This final section is aimed at those who are interested in having a go at solving Listener puzzles but are a little anxious as to whether they would have any success. To start with, I would say that by far the main factor in determining this is clue solving ability. Take that out of the equation and every Listener solver has pretty much an equal chance, since we all face a new, unknown challenge each week. Sure, experience does count for something: you get to know that some setters tend towards certain themes, and you get to recognise certain tricks setters use to hide information in the clues, grid or title. Intelligence also counts too – someone who thinks that reality shows provide intellectual stimulation is unlikely to polish the Listener off before breakfast on the day it appears in the paper. But it is the ability to solve clues that is paramount, and the good news is that the clues for the hardest Listener generally rely on exactly the same techniques as they do in any ordinary broadsheet crossword. There may be extra complications, such as misprinted definitions or extra words, but the techniques for interpreting the wordplay in order to get the definition are no different. There is nothing new to learn.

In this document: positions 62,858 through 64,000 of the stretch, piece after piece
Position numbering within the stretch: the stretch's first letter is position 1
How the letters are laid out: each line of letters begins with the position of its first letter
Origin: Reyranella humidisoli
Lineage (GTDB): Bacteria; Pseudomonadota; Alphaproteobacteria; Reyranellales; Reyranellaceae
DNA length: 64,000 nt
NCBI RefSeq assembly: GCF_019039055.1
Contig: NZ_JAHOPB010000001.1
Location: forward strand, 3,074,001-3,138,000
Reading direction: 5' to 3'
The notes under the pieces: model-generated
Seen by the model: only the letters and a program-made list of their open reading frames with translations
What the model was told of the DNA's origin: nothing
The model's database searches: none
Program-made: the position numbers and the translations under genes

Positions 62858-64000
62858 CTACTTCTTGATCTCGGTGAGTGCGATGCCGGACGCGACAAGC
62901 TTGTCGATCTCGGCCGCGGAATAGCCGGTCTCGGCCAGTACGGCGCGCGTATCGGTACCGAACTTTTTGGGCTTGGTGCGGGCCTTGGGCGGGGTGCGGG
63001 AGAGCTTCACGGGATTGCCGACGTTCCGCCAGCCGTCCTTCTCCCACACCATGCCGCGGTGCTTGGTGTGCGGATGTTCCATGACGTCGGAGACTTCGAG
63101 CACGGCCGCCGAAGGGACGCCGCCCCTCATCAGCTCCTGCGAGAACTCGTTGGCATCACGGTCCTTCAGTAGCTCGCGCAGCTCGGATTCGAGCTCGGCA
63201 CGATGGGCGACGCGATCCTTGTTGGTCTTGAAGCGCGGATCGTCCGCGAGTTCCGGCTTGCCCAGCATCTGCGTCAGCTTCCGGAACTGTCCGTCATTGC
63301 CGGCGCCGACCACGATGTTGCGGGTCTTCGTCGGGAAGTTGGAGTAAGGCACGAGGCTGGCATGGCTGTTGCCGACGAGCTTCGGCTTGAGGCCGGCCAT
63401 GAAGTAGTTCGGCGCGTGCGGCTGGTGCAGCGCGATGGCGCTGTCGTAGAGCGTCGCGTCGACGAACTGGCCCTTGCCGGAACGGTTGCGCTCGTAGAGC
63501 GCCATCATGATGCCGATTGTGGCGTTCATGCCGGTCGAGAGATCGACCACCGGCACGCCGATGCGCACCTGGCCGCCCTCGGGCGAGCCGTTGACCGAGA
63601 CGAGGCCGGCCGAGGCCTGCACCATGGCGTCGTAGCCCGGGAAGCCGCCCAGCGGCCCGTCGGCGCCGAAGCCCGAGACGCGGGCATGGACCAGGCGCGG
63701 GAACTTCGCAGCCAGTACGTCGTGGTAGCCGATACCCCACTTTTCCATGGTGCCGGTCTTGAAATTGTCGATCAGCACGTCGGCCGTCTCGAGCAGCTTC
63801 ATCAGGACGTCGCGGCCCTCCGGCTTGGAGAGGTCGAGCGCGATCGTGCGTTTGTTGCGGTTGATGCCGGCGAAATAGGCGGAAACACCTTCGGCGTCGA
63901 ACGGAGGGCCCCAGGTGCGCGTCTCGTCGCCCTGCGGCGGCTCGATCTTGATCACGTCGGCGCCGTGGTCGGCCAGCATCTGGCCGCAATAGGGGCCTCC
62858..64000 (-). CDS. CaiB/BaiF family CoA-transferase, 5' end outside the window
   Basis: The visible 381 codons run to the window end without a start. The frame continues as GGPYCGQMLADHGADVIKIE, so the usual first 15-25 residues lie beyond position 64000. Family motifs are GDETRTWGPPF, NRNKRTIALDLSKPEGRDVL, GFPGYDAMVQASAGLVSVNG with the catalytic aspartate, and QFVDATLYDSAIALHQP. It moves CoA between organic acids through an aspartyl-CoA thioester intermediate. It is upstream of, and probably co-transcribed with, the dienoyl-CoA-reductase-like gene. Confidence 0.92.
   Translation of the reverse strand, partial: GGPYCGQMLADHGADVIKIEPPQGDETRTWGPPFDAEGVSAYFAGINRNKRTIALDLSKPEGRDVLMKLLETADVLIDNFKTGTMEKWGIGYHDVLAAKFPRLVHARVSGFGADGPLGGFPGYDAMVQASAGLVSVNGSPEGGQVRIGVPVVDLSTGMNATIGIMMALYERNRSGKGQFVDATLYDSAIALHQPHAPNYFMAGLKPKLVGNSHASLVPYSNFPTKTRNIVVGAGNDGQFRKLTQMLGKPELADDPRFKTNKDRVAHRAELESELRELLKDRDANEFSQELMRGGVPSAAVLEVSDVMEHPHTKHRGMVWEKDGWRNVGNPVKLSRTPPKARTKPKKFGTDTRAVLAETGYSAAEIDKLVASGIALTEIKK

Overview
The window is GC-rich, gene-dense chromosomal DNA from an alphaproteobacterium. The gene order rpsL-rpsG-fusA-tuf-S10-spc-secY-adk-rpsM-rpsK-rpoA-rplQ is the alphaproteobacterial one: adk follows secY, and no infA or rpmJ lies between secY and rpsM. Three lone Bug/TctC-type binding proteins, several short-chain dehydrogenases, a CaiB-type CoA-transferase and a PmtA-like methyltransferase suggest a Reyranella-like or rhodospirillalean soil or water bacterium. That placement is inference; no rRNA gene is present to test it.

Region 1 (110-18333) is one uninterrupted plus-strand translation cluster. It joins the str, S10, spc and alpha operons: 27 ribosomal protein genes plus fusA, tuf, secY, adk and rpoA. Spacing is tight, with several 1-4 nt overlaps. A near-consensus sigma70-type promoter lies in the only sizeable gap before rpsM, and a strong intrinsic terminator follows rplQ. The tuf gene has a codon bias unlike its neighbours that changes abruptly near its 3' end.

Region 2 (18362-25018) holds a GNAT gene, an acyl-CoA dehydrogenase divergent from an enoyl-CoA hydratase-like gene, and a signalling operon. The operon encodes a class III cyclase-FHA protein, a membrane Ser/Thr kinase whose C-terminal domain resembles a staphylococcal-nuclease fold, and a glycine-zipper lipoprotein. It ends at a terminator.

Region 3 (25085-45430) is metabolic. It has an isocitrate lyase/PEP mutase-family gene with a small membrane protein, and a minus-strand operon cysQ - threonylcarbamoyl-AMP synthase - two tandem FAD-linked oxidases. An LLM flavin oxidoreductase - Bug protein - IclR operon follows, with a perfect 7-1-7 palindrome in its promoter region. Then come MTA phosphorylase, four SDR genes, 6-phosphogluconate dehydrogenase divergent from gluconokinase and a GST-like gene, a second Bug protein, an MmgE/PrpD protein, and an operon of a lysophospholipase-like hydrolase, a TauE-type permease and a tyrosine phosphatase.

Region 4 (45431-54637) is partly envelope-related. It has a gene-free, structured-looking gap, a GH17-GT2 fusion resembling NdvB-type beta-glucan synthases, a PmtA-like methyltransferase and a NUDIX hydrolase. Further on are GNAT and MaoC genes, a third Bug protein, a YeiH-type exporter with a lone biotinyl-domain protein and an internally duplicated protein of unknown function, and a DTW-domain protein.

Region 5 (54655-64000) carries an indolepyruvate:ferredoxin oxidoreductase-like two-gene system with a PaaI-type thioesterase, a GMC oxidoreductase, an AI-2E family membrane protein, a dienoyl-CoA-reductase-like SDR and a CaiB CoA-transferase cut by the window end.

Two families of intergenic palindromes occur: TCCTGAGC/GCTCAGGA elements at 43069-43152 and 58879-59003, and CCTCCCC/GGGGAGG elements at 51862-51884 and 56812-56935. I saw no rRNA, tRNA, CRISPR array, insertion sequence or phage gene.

What distinguishes Listener clues from the Telegraph or Times is that they make use of a far wider range of vocabulary and abbreviations. Anything lexicographically justified by Chambers is acceptable so long as it isn’t offensive. The words or meanings of words used as answers are often unfamiliar. For example, in a daily puzzle’s clues a word like PORT will be indicated as a harbour, the left side, an opening or a fortified wine. These are the first four meanings listed in Chambers. In a Listener clue, PORT may be indicated as to carry, a borough, a bagpipe composition or a suitcase (the following four meanings in Chambers). Likewise indications for the letter R in a broadsheet are usually river, right or runs, whereas in a Listener R may be indicated by 80, 80000, Rector or rule. Some setters make more use of obscurities than others. In my opinion the best setters avoid overuse as they know it can make the solving process frustrating and even boring.